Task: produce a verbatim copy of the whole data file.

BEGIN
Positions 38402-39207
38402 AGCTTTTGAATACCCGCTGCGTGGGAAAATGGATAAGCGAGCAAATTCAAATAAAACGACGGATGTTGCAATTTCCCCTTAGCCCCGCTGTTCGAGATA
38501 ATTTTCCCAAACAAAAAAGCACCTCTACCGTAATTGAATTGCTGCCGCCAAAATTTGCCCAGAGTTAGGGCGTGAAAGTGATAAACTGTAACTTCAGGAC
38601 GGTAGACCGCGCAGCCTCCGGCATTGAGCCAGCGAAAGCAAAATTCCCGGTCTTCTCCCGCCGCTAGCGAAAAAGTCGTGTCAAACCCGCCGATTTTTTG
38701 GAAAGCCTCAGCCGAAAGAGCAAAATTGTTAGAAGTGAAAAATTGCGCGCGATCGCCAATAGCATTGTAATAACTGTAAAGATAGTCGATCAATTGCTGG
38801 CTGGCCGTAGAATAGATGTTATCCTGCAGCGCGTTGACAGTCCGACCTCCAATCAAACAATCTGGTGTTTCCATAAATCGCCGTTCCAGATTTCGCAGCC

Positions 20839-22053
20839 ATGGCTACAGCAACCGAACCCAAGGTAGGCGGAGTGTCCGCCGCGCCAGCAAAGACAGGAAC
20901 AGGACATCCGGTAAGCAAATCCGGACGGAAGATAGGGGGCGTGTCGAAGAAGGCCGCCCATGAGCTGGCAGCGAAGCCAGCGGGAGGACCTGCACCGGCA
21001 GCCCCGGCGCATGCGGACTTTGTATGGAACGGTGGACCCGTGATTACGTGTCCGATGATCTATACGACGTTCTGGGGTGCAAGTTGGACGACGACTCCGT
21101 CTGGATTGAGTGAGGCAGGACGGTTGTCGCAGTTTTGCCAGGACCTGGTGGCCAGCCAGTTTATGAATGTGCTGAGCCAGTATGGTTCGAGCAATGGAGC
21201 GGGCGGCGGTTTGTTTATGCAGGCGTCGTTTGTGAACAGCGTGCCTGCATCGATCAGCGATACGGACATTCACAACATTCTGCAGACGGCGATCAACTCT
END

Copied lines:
Positions 38402-39207
38402 AGCTTTTGAATACCCGCTGCGTGGGAAAATGGATAAGCGAGCAAATTCAAATAAAACGACGGATGTTGCAATTTCCCCTTAGCCCCGCTGTTCGAGATA
38501 ATTTTCCCAAACAAAAAAGCACCTCTACCGTAATTGAATTGCTGCCGCCAAAATTTGCCCAGAGTTAGGGCGTGAAAGTGATAAACTGTAACTTCAGGAC
38601 GGTAGACCGCGCAGCCTCCGGCATTGAGCCAGCGAAAGCAAAATTCCCGGTCTTCTCCCGCCGCTAGCGAAAAAGTCGTGTCAAACCCGCCGATTTTTTG
38701 GAAAGCCTCAGCCGAAAGAGCAAAATTGTTAGAAGTGAAAAATTGCGCGCGATCGCCAATAGCATTGTAATAACTGTAAAGATAGTCGATCAATTGCTGG
38801 CTGGCCGTAGAATAGATGTTATCCTGCAGCGCGTTGACAGTCCGACCTCCAATCAAACAATCTGGTGTTTCCATAAATCGCCGTTCCAGATTTCGCAGCC

Positions 20839-22053
20839 ATGGCTACAGCAACCGAACCCAAGGTAGGCGGAGTGTCCGCCGCGCCAGCAAAGACAGGAAC
20901 AGGACATCCGGTAAGCAAATCCGGACGGAAGATAGGGGGCGTGTCGAAGAAGGCCGCCCATGAGCTGGCAGCGAAGCCAGCGGGAGGACCTGCACCGGCA
21001 GCCCCGGCGCATGCGGACTTTGTATGGAACGGTGGACCCGTGATTACGTGTCCGATGATCTATACGACGTTCTGGGGTGCAAGTTGGACGACGACTCCGT
21101 CTGGATTGAGTGAGGCAGGACGGTTGTCGCAGTTTTGCCAGGACCTGGTGGCCAGCCAGTTTATGAATGTGCTGAGCCAGTATGGTTCGAGCAATGGAGC
21201 GGGCGGCGGTTTGTTTATGCAGGCGTCGTTTGTGAACAGCGTGCCTGCATCGATCAGCGATACGGACATTCACAACATTCTGCAGACGGCGATCAACTCT